Richard Curtis, one of the first originators of the look and feel of USA TODAY, including the strong utilization of shading photography and designs that altered papers during the 1980s, kicked the bucket on Sunday. He was 75.
Richard Curtis Cause Of Death
Curtis died unobtrusively at the home of cancer, malignant growth, encompassed by his better half, Jane, and family.
The overseeing supervisor of USA TODAY’s designs and photography division for quite a long time, Curtis generally said his objective was to be “unmistakable” in a swarmed and arising media world.
“You can take a gander at a USA TODAY page anyplace, whenever, and it appears as though a USA TODAY page whether or not it has the name of the paper on it,” Curtis said gladly in 2007. “You can’t say that regarding different papers.”
As a component of the Gannett publication group that sent off USA TODAY in 1982, Curtis supervised a remarkable dependence on reduced down and full-page illustrations to pass on news and data. He was a vigorous backer for visual narrating, persuading editors and doubtful columnists that more perusers checked designs and read photograph inscriptions than at times read the actual story.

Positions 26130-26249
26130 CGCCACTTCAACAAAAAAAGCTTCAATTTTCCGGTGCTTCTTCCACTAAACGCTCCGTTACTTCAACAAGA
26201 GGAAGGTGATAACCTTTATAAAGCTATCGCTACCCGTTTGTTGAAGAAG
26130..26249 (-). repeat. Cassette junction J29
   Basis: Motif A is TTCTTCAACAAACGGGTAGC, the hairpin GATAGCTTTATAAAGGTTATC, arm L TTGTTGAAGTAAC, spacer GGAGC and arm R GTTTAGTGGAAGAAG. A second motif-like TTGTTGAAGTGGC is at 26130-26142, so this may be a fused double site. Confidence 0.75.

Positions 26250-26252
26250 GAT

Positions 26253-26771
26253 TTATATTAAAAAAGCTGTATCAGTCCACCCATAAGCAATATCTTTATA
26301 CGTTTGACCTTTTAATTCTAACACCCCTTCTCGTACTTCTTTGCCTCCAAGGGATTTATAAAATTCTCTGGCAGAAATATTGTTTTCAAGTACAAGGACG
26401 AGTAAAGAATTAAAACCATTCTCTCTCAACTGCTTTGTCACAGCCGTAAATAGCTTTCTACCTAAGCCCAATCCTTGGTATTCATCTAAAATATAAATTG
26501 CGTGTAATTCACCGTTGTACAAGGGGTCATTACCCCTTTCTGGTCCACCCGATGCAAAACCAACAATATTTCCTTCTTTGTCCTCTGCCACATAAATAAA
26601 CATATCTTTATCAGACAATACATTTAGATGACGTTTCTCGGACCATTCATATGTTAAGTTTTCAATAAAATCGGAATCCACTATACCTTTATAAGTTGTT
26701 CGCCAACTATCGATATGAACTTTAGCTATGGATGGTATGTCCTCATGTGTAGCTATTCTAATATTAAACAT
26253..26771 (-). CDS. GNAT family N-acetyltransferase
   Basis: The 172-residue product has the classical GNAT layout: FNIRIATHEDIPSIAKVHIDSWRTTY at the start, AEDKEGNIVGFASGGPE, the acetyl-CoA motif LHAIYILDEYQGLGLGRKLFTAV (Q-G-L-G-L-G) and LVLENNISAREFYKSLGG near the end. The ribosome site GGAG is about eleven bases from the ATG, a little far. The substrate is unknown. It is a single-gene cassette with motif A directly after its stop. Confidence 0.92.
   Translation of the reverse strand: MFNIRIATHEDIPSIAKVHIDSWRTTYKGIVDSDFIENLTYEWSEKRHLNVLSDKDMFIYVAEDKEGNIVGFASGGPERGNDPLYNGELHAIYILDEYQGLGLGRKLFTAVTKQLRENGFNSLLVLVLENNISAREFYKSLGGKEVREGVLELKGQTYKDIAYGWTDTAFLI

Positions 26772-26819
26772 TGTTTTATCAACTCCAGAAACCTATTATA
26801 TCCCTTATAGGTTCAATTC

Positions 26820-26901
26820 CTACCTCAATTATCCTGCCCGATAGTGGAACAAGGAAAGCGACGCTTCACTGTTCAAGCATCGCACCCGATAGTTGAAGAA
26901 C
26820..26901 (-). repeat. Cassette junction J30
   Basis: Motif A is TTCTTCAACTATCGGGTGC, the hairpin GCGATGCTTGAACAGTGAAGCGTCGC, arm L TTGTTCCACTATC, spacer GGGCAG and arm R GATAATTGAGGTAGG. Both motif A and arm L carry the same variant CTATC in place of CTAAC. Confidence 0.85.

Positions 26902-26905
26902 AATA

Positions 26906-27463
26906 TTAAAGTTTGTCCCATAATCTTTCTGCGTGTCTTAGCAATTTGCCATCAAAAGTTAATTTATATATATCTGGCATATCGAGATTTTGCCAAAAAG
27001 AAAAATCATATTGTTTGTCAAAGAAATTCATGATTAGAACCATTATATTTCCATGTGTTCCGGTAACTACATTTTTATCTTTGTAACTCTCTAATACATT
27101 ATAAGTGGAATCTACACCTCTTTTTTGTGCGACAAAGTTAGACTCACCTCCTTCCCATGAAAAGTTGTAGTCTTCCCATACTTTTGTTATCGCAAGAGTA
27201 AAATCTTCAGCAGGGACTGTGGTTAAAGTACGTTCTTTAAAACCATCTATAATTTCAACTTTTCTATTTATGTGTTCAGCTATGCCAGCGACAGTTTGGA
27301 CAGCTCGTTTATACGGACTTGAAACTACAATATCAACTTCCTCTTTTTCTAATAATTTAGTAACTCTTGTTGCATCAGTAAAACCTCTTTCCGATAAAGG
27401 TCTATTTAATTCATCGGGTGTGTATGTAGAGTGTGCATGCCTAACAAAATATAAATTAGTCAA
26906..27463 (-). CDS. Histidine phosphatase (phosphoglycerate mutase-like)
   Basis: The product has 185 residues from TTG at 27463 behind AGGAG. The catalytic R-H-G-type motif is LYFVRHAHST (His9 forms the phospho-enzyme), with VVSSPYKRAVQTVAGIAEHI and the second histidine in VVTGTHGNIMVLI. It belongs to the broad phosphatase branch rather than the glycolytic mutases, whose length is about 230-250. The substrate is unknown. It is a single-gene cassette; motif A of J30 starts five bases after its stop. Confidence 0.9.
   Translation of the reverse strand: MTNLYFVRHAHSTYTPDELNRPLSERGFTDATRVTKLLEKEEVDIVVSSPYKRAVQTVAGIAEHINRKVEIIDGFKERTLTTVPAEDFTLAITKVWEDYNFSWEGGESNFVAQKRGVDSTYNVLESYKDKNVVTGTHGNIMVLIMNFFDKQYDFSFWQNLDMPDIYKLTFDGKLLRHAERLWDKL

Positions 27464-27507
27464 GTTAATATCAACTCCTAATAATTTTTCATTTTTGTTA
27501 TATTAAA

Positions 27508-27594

“Deeply,” Curtis contended, while continuously advised that the strength of visual news-casting “is the detailing that happens behind it.”
That super visual methodology, which many say was a powerhouse of online news to come, was broadly duplicated by others.
“It’s astounding the number of shading weather conditions pages appeared in papers in late 1982 and ’83, isn’t it?” Curtis kidded in a Poynter Institute interview with George Rorick, who aided plan USA TODAY’s earth shattering full-page Weather Map.
“It was just about the most groundbreaking thing about USA TODAY,” Curtis said. “I remember one of the early surveys we did about the paper, and the Weather Page came out as the ‘second most-looked at page’ after Page 1.”
A graduate of North Carolina State University’s College of Design, where he remained active in later years, Curtis was a veteran of newspapers in Baltimore, Miami and St. Petersburg,